bryankonietzko
bryankonietzko:

I’m sure this meme is dead by now, but it still cracks me up.
The Legend of Korra has been picked up for an additional 26 episodes, which will be split into Books 3 & 4! Mike and I had been hoping to announce this big news to the crowd at the Korra SDCC panel tomorrow morning, but the network put out a press release yesterday. And as we suspected, people are pretty confused, understandably so. Hopefully people are also excited.
I’m sure I’ll be trying to clear this up in posts for a long time to come, but I’ll lay it all out right now:
–Book 1 = 12 episodes
–Book 2 = 14 episodes
–Book 3 = 13 episodes
–Book 4 = 13 episodes
–TOTAL = 52 episodes
Why are the four books split up into those numbers of episodes, you might ask?
Initially, Nickelodeon picked up Korra as a 12-episode miniseries. Their idea was to do 12-episode arcs that were more standalone than the original Avatar series. Mike and I were cool with this idea, as we had originally wanted the seasons to be 12 episodes long instead of 20, and creatively we liked the idea of doing tighter story arcs.
The original plan was that if Nickelodeon wanted more episodes, they would order them 12 episodes at a time. But while we were in production on Book 1, Nickelodeon decided to change their season lengths from 20 episodes (like Avatar had) to the more standardized international length of 26 episodes. They liked how Book 1 was coming out and decided to round out the order to fit their new 26-episode mold, and we got a 14-episode pick-up, which became Book 2.
Then, the network wanted even more Korra, so they picked up another order of 26 episodes. Mike and I wanted to stick with the shorter “books,” so creatively we are splitting the second order of 26 into Books 3 & 4, 13 episodes each.
What makes this even more confusing is that the network considers each block of 26 episodes a “season,” which is another reason we try to stick to calling these Korra arcs “books.” So for the network’s purposes, Books 1 & 2 are Season 1, and Books 3 & 4 are Season 2.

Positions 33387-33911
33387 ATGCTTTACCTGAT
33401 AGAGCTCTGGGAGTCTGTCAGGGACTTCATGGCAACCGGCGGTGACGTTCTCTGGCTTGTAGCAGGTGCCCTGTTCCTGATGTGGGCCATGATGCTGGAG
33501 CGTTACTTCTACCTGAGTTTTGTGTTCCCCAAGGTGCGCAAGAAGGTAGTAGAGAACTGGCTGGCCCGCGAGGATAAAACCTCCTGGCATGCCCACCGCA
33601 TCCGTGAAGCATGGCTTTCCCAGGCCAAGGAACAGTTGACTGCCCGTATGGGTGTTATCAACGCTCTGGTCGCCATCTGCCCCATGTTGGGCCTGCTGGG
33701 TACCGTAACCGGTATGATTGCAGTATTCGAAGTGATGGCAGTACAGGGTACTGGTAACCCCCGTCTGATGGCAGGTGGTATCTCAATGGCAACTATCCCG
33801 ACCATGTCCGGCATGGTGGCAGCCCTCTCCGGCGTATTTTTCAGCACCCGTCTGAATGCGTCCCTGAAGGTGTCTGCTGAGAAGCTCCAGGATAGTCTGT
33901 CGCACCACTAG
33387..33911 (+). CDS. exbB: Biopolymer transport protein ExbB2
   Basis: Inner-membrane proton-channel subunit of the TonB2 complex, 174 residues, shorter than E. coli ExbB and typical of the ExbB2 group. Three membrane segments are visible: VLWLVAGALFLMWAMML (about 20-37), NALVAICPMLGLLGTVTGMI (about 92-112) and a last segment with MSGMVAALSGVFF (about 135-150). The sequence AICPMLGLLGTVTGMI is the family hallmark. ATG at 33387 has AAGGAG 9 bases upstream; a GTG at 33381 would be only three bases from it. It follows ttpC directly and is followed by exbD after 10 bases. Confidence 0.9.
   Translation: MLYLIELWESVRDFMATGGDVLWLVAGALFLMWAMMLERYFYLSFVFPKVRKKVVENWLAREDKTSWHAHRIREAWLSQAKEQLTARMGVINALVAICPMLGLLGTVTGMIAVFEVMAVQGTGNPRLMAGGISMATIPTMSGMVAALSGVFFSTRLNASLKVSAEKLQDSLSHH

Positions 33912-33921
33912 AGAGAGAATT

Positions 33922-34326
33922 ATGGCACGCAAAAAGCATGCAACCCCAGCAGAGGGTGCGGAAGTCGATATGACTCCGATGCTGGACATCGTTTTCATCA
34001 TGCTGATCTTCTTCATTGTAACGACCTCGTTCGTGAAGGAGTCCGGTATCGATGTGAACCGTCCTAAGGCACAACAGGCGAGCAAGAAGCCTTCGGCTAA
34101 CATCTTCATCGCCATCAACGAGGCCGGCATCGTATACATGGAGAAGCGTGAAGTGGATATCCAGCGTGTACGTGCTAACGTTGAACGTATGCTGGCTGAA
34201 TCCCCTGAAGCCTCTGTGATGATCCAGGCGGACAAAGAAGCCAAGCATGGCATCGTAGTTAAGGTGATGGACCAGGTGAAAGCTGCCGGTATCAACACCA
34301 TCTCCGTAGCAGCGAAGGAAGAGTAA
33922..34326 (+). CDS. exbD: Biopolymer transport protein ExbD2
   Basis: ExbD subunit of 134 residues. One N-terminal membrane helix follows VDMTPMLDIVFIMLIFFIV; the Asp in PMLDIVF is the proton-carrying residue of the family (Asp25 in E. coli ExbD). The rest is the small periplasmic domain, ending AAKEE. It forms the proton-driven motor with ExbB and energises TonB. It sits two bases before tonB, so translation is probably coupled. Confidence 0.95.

When will Books 2, 3, and 4 come out?
Someday!
What will happen after Book 4?
Mike and I plan to wrap up the Korra storyline at that point with the close of Book 4. Then I plan to crawl into a dark cave and go into hibernation. And hopefully see my wife more often.
I hope that clears it up. SEE YOU IN SAN DIEGO! If you can’t make the panel and Nick booth signing tomorrow, we’ll be signing at the Dark Horse booth on Saturday, I *think* at 2:30 (but I’m not sure). If you are going to SDCC, please be safe! You probably already heard, but tragically a convention attendee died in an accident on Tuesday morning. Take care.

bryankonietzko:

I’m sure this meme is dead by now, but it still cracks me up.

The Legend of Korra has been picked up for an additional 26 episodes, which will be split into Books 3 & 4! Mike and I had been hoping to announce this big news to the crowd at the Korra SDCC panel tomorrow morning, but the network put out a press release yesterday. And as we suspected, people are pretty confused, understandably so. Hopefully people are also excited.

I’m sure I’ll be trying to clear this up in posts for a long time to come, but I’ll lay it all out right now:

–Book 1 = 12 episodes

–Book 2 = 14 episodes

–Book 3 = 13 episodes

–Book 4 = 13 episodes

–TOTAL = 52 episodes

Why are the four books split up into those numbers of episodes, you might ask?